Taoiseach tells Dáil he is ‘a Catholic but not a Catholic Taoiseach’

Taoiseach receives plastic foetuses, medals, scapulars, letters in blood over abortion row

Taoiseach Enda Kenny has told the Dáil while was a Catholic he was ’not a Catholic Taoiseach’. Photograph: Ints Kalnins /Reuters

Taoiseach Enda Kenny has told the Dáil while was a Catholic he was ’not a Catholic Taoiseach’. Photograph: Ints Kalnins /Reuters

 

Taoiseach Enda Kenny has told the Dáil while he is a Catholic, he is “not a Catholic Taoiseach”.

Mr Kenny told the Dáil his job as Taoiseach “is not confined to any sector of the people, it is for all the people. Therefore I am proud to stand here as a public representative, who happens to be a Catholic but not a Catholic Taoiseach. I am a Taoiseach for all the people and that’s my job.”

Mr Kenny has received letters written in blood and claims that he is a murderer because of the forthcoming abortion legislation.

Mr Kenny told the Dáil he acknowledged the issue was sensitive. But he said: “I am now being branded by personnel around the country as being a murderer. I’m going to have on my soul the death of 20 million babies. I’m getting medals, scapulars, plastic foetuses, letters written in blood, telephone calls all over the system and it’s not confined to me.” He did not agree with many of the statements that had been made.

Mr Kenny was responding to Independent TD Mattie McGrath who called on the Taoiseach to reverse his decision not to allow Fine Gael TDs have a free vote according to their conscience on the Protection of Life During Pregnancy Bill.

The Taoiseach told the Tipperary South TD that the legislation had not yet been published and he should wait until it was.

Mr Kenny was speaking in the Dáil after a Cabinet meeting about the legislation, which is expected to be published shortly.

Mr McGrath said he hoped the Taoiseach had read the transcripts of the recent three day hearings on abortion, held by the health committee and the legal views expressed there. He said that despite all Mr Kenny’s assurances, “we can have no confidence that the State will act in the best interests of the unborn child, especially when the State has a litany of historical failures regarding unborn children”.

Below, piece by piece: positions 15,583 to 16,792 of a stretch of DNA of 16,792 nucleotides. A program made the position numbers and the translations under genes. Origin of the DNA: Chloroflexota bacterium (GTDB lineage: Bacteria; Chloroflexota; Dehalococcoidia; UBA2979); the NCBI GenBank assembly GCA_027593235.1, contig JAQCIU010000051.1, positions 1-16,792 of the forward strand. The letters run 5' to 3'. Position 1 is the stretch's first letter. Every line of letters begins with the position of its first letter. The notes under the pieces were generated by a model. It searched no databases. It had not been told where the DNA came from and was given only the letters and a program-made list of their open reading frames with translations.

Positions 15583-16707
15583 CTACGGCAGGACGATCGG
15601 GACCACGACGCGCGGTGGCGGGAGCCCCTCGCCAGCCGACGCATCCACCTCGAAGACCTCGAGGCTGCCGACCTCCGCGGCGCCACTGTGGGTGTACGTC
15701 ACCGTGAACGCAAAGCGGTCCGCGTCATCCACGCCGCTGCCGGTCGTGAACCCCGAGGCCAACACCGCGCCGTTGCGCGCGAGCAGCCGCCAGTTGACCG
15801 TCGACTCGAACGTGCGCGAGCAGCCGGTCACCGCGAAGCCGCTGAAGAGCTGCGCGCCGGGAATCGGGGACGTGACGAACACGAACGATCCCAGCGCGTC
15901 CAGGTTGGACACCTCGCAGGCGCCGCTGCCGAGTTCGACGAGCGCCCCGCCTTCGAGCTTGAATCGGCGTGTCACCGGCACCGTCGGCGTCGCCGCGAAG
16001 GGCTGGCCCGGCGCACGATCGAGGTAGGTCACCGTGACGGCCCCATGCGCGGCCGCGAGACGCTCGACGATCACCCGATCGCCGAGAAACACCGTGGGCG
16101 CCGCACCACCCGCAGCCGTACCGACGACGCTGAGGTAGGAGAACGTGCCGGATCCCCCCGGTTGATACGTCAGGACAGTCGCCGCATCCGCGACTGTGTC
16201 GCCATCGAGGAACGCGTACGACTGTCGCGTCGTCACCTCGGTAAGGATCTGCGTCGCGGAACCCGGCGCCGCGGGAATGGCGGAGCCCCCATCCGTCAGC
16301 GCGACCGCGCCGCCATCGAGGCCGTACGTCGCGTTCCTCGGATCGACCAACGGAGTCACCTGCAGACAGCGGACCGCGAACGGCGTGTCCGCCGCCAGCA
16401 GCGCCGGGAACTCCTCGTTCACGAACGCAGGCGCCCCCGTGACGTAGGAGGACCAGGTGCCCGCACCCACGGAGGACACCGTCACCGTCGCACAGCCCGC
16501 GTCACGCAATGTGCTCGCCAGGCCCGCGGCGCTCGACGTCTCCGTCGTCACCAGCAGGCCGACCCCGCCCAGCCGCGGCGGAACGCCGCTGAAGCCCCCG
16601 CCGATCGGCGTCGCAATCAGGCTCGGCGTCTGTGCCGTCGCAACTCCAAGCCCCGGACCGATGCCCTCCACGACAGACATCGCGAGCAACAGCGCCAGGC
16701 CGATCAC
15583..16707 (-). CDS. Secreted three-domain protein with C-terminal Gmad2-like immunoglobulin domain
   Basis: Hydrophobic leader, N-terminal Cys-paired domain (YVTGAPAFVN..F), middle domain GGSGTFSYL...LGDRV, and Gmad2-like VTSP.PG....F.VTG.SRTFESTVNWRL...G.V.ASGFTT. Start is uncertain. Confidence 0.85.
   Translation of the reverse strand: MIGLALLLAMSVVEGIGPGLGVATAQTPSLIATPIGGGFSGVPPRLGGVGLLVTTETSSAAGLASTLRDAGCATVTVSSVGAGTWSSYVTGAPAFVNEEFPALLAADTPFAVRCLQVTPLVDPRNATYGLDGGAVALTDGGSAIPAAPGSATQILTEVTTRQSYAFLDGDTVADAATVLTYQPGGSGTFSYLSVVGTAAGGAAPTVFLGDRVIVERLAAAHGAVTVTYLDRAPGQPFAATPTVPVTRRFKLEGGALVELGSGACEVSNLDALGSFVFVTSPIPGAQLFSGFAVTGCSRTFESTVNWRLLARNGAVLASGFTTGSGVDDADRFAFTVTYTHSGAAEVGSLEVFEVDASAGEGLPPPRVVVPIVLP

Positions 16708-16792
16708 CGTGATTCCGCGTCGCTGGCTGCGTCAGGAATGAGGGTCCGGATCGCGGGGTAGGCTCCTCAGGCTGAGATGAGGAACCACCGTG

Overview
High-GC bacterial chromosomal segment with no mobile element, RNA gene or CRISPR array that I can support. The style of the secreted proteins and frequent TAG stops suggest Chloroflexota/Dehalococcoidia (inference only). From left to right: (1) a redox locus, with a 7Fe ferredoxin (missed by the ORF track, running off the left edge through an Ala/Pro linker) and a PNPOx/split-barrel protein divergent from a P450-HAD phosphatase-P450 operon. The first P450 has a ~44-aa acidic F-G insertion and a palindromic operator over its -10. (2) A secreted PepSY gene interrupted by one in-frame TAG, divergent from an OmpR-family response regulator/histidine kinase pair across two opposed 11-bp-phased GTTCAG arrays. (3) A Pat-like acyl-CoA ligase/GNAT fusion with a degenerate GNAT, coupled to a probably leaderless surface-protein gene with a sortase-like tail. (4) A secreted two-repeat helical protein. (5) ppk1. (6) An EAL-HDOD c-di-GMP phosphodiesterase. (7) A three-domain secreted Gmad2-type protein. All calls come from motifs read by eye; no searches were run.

Repeating his call for a free vote, Mr McGrath asked the Taoiseach for a referendum on the issue.

Mr Kenny said the Government took its legal advice from the Attorney General. He reminded him that the electorate had voted twice on the issue and “they confirmed and re-endorsed the Constitutional rights of women in this country to have a termination of a pregnancy in specific circumstances, where there is a threat to the life of the mother”.

The Taoiseach also said the Government was obliged to provide legal clarity on the issue.

Later, the Pro-Life Campaign accused the Taoiseach of “demonising” the movement with his comments. A spokesman said while it “unequivocally condemns” any type of threatening correspondence, Mr Kenny’s decision to discuss his treatment in public was inappropriate. “If he’s receiving correspondence and threats he should refer it to the gardai. He should not be talking about it publicly, but rather focus on the matter at hand which is the provisions of the new legislation,” he said. “By highlighting that sort of behaviour, the Taoiseach only gives oxygen to it.”

The spokesman said anti-abortion campaigners had been subject to threatens of a “violent and obscene” nature. The Pro-Life Campaign organised a protest in Dublin on Saturday, which thousands of people attended.

Elsewhere, the Iona Institute, a Catholic lobby group, said it deplores the behaviour outlined by the Taoiseach and it discourages campaigners from contacting politicians. “Both sides should desist from this kind of correspondence,” said Iona director David Quinn. “But I hope pro-choice groups will be questioned over their behaviour too.”